With the demolition of Dunbar’s favorite “castle”, or French Norman storybook house, at 3815 West 39th Avenue (as recorded in the Vancouver Sun, March 7th, 2015 by John Mackie), the pressure has increased for insensitive developers, realtors and architects to finally acknowledge that there is a higher value – other than just monetary – in the character of our historic the inherent value of neighbourhoods and their unique period houses.
The City’s Heritage Action Plan has introduced interim measures for the retention of pre-1940 character homes in the RS-3 and RS-5 zones, and the public debate continues on how best to conserve historic neighbourhood character.
What is the threat to C.B.K. Van Norman designed homes?
Of over two hundred houses designed by prominent local architect C.B.K. Van Norman, only about 25-29 remain, the rest fallen to development.
His largest houses remain in Shaughnessy and the University Endowment Lands; newer attempts at period styles by other architects to match these timeless styles fall far short of Van Normans’ easy grace with appropriate proportion and massing.
Current buyers do not appreciate the thirst for exotic architecture so prevalent in North America after the first World War; troops who had been exposed for the first time to the indigenous European styles sought to reproduce the character of specific national styles.
The dream of a cozy French farmhouse or a rambling English Cotswold cottage was tremendously appealing to the returning warriors. Together these fantasy houses created the character of Vancouver’s new west side neighbourhoods.
What is often missed is the potential to sympathetically update these charming homes – clever architects can gently open up, expand, and renovate the basements for must-have media rooms without sending a modest, charming house to the landfill.
Why are Van Norman houses significant?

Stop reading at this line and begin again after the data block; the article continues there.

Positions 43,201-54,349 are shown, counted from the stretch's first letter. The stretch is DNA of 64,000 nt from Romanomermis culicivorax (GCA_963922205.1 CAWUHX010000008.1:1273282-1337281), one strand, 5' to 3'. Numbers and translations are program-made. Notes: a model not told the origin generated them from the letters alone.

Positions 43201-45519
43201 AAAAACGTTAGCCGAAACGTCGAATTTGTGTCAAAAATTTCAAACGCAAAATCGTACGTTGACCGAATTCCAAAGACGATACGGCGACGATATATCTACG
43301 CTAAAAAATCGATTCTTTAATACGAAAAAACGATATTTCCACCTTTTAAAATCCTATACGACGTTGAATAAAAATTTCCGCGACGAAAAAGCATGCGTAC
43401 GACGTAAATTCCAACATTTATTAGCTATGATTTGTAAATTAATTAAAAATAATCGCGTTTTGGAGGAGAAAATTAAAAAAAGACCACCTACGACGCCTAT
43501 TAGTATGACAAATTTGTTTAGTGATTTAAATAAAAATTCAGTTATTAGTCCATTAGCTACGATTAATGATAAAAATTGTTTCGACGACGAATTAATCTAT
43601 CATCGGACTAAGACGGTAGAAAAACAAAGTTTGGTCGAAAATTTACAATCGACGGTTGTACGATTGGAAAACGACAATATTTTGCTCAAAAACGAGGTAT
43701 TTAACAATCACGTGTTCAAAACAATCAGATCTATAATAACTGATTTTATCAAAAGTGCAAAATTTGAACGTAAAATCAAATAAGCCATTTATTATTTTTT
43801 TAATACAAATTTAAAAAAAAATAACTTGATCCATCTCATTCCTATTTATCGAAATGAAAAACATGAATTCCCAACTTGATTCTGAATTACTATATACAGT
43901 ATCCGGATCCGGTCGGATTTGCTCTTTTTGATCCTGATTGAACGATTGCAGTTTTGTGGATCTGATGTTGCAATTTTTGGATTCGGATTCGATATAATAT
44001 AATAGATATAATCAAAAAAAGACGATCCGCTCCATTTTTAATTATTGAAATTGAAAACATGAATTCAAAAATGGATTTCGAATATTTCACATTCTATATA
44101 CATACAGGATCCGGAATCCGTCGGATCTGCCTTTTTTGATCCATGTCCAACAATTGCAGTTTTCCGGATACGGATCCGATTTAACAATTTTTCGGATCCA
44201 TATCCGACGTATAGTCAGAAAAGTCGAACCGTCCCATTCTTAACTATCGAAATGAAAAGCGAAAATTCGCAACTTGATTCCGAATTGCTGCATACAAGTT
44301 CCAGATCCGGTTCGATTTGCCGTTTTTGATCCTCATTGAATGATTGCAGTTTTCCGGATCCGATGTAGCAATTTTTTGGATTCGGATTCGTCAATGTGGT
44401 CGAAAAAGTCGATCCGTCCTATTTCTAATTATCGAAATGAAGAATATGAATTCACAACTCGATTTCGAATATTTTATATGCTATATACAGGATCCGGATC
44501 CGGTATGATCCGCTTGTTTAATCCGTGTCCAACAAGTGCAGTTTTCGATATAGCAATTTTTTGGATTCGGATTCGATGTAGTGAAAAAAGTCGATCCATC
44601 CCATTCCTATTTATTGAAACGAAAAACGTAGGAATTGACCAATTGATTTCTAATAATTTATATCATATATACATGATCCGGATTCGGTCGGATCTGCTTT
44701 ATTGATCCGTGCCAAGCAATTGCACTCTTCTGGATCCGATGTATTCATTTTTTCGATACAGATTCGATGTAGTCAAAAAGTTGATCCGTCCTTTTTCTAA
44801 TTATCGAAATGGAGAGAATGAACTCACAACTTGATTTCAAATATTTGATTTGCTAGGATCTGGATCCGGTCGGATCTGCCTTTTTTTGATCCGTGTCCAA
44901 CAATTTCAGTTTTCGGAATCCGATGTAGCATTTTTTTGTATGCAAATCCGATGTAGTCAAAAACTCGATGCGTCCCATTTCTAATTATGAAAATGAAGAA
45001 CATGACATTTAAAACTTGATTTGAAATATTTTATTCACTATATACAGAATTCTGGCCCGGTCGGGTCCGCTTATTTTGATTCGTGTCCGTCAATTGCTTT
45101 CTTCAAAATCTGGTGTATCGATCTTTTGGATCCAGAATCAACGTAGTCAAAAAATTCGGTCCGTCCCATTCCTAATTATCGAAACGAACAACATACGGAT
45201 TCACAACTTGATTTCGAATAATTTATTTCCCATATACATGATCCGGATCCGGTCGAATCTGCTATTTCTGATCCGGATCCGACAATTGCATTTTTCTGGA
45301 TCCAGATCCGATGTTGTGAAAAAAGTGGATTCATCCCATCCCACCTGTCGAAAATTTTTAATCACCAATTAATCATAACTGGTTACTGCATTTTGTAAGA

Arguably the finest period houses for all income levels were executed by Charles Burwell Kerrins (C.B.K.) Van Norman. He expertly designed in a variety of period styles: New England Colonials including small “half” and “three-quarter” Cape Cods, Spanish Mission Revivals, imposing French Chateaux and Cottages, and the ubiquitous English Tudors and Arts and Crafts.
Also remarkable was his ability to embrace the Modern movement with his ranch and mid-century houses, including his own contemporary home in South Kerrisdale.
Between 1930 and 1955 he designed more than 200 homes that were built in Vancouver, West Vancouver, the University Endowment Lands, and throughout the province.
Old-timers will remember the glamorous realtor Christine Dexter, awash in furs, sailing through one of his houses, declaring in a plummy Mayfair accent, that “this is a Van Norman” – a label that added considerable monetary value to any Van Norman listing up into the early eighties.
His post World War Two practice expanded to include pre-fab housing (Precision Homes), shopping centres (Park Royal, the first regional shopping centre in Canada), as well as the Burrard Building and Beach Towers.
C.B.K. Van Norman, a six foot four, 230-pound giant, relished extravagance.
Despite his facile use of any period style, he was known as “the father of modern architecture in Vancouver.”
He and his antiquarian wife Dodi delighted in having one of Vancouver’s first basement Tiki bars in his now-demolished 1954 Moderne home, in which they hosted Vancouver’s Hawaii-bound “Lurline” set.
Some of the still standing Van Norman’s include:
- 5237 Connaught Drive (1947); Style: French Chateaux
- 689 Cartier Street (1944); Style: French Georgian
- 1481 Acadia Avenue, U.E.L. (1941); Style: English Arts and Crafts
- 1438 West 32nd Avenue (1939); Style: 2-storey Rancher
- 2553 Wallace Crescent (1939); Style: Modern Rancher
- 1526 Marpole Avenue (1939); Style: French Mansard
- 5391 Angus Drive (1939); Style: Cape Cod Rancher
- 5230 Marguerite Street (1937-1938); Style: Spanish Mission Revival
- 2886 Blanca Street (1935); Style: (five bay) Cape Cod Revival
- 3395 Point Grey Road (1934); Style: Cape Cod Revival
Heritage Vancouver’s position
With the City’s Heritage Action Plan now being discussed, Council should consider a RT-type (retention) zoning, similar to that in Kitsilano and Mount Pleasant – ideally throughout the city – that includes a character assessment.
The Interim Character Guidelines state: “Any building constructed before 1940 is considered to be a character building if it also has a number of surviving, prescribed character features such as the authentic or period massing, roof form, front porch, exterior wall materials, window openings and frames and details.“
Retention of these characteristics should be required to achieve permission to add extra square footage for pre-1940 houses – otherwise new developments should revert to outright zoning. We need to carefully consider how to update and renovate our existing housing stock, which adds so significantly to our city’s heritage character.
Join in the ongoing discussion on neighbourhood character retention that is part of the City’s Heritage Action Plan.